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Touching the Rock Book Review

Touching the Rock book cover. By John M. Hull

Book Review of “Touching the Rock” by John Hull

Review by Danyel Goldsmith

Let me just say that this book should be required reading for anyone who knows, cares about, or loves someone who has lost their vision. The author recorded situations, dreams, philosophies, and experiences over a three-year period and put them into a series of essays. Organized sequentially, the book takes place between 1984 and 1986. If you are thinking that it may be dated, this is not the case. There are mentions of how he listens to and records to cassette, but that is to be expected. The author is a professor of religious education and his writing style reflects a professorial academia tone. This does not take away or add to its content; it just makes the reader pay attention all the more.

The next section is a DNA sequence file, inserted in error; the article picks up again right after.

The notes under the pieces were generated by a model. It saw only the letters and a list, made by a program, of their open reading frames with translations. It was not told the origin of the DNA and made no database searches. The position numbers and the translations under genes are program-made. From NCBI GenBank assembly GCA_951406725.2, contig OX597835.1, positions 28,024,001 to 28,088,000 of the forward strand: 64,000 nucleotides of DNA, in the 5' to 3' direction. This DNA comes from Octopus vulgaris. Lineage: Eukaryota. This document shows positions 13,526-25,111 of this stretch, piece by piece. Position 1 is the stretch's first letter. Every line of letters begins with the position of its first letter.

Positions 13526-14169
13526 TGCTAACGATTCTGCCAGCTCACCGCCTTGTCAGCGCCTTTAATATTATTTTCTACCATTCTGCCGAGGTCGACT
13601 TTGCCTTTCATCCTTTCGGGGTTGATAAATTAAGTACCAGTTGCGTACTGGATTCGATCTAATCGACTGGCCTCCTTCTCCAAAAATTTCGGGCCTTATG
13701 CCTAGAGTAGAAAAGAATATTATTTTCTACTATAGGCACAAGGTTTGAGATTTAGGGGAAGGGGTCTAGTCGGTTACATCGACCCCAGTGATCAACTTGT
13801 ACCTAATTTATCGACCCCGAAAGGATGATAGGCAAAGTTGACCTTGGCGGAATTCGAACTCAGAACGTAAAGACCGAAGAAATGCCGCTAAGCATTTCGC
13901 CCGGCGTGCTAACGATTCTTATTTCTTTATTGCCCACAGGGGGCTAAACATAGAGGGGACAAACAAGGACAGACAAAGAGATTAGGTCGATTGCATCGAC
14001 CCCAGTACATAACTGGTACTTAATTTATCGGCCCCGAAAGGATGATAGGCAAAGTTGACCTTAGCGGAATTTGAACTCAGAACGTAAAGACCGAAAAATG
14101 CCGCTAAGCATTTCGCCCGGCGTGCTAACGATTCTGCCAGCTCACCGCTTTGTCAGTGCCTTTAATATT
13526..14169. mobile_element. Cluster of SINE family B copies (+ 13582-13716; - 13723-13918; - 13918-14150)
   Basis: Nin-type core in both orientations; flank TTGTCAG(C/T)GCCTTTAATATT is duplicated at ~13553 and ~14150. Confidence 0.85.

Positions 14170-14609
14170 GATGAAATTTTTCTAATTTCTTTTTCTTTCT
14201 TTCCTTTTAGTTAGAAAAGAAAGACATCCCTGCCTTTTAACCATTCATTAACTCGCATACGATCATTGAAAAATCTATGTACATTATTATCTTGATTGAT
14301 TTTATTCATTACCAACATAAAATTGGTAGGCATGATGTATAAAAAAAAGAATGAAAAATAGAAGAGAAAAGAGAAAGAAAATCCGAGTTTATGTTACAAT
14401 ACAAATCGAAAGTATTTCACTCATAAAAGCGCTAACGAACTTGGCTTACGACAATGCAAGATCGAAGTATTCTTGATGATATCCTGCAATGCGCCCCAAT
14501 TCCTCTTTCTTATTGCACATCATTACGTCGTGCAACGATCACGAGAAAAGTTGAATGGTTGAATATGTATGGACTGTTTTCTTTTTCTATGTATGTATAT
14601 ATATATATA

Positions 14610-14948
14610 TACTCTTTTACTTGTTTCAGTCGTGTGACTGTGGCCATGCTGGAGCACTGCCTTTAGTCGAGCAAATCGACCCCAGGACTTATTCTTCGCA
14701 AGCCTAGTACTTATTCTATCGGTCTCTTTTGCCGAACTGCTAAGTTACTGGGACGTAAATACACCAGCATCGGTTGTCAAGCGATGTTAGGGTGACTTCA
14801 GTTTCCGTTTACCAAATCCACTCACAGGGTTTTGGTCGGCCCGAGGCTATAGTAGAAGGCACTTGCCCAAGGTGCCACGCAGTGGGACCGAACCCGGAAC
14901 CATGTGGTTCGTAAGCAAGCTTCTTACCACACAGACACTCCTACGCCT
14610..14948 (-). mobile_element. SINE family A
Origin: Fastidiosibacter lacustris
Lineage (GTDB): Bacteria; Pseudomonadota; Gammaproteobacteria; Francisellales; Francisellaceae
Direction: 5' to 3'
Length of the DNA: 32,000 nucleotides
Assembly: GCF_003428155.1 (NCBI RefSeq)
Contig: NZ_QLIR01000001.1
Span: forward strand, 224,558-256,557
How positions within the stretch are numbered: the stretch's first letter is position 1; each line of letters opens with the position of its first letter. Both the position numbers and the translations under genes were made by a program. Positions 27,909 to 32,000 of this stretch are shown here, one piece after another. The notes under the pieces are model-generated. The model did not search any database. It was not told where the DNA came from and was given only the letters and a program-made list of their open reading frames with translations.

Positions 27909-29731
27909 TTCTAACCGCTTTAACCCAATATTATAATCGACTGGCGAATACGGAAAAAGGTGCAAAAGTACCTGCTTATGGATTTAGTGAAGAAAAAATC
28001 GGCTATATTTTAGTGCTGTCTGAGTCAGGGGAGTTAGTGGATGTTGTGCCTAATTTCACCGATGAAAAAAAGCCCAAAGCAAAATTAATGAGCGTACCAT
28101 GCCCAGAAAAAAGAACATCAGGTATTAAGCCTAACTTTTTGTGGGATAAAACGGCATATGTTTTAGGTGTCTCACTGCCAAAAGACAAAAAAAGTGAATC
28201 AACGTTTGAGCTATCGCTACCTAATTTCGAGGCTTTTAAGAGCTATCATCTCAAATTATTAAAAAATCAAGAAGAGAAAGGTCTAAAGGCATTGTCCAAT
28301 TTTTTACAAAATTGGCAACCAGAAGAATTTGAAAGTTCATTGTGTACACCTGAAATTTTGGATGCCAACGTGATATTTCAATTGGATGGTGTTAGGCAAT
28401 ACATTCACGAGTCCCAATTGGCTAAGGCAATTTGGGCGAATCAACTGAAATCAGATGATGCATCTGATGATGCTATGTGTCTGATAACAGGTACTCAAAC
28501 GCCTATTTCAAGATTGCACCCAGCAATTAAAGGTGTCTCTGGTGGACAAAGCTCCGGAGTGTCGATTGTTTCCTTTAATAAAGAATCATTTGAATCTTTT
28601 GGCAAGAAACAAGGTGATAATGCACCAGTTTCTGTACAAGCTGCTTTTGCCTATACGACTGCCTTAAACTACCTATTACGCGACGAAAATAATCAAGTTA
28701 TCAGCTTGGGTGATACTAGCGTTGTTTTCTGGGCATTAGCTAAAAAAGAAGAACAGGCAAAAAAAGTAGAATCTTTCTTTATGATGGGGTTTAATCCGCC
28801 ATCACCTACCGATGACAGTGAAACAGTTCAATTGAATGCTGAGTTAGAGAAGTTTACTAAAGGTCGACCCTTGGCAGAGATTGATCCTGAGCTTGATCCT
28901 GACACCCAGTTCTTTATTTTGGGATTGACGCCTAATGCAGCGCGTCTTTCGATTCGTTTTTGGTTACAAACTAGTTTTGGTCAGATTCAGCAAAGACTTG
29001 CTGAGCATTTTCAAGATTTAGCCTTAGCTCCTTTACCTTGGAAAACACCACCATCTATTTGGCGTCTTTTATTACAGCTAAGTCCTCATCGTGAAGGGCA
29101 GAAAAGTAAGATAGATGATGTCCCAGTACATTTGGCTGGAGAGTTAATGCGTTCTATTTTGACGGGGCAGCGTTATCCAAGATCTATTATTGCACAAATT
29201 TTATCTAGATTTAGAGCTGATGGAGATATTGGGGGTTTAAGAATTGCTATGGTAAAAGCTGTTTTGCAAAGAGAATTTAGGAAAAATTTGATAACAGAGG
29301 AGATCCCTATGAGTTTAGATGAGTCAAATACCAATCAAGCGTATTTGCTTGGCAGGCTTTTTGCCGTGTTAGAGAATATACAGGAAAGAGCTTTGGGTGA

This is not light reading and there are times when it gets so close to home that the blind reader may thing the author interviewed them for this book even though it is autobiographical. The book is full of emotion, intellectual humor, and practical rationalization. Because of his deep religious beliefs, there are scriptural references, quotes, and this comforts him. Touching the Rock is thought provoking and best read in quiet moments, perhaps at the beginning or the end of the day. It should not be rushed through and should be used as reference as the blind reader passes with time to better understand how time makes one think about his or her own blindness. If the blind reader ever was at a loss for naming an emotion or situation, this author puts a name to it. For a sighted reader, the book may be a conversation starter and will most definitely allow the reader into a blind man’s greatest sadness and ultimately his acceptance.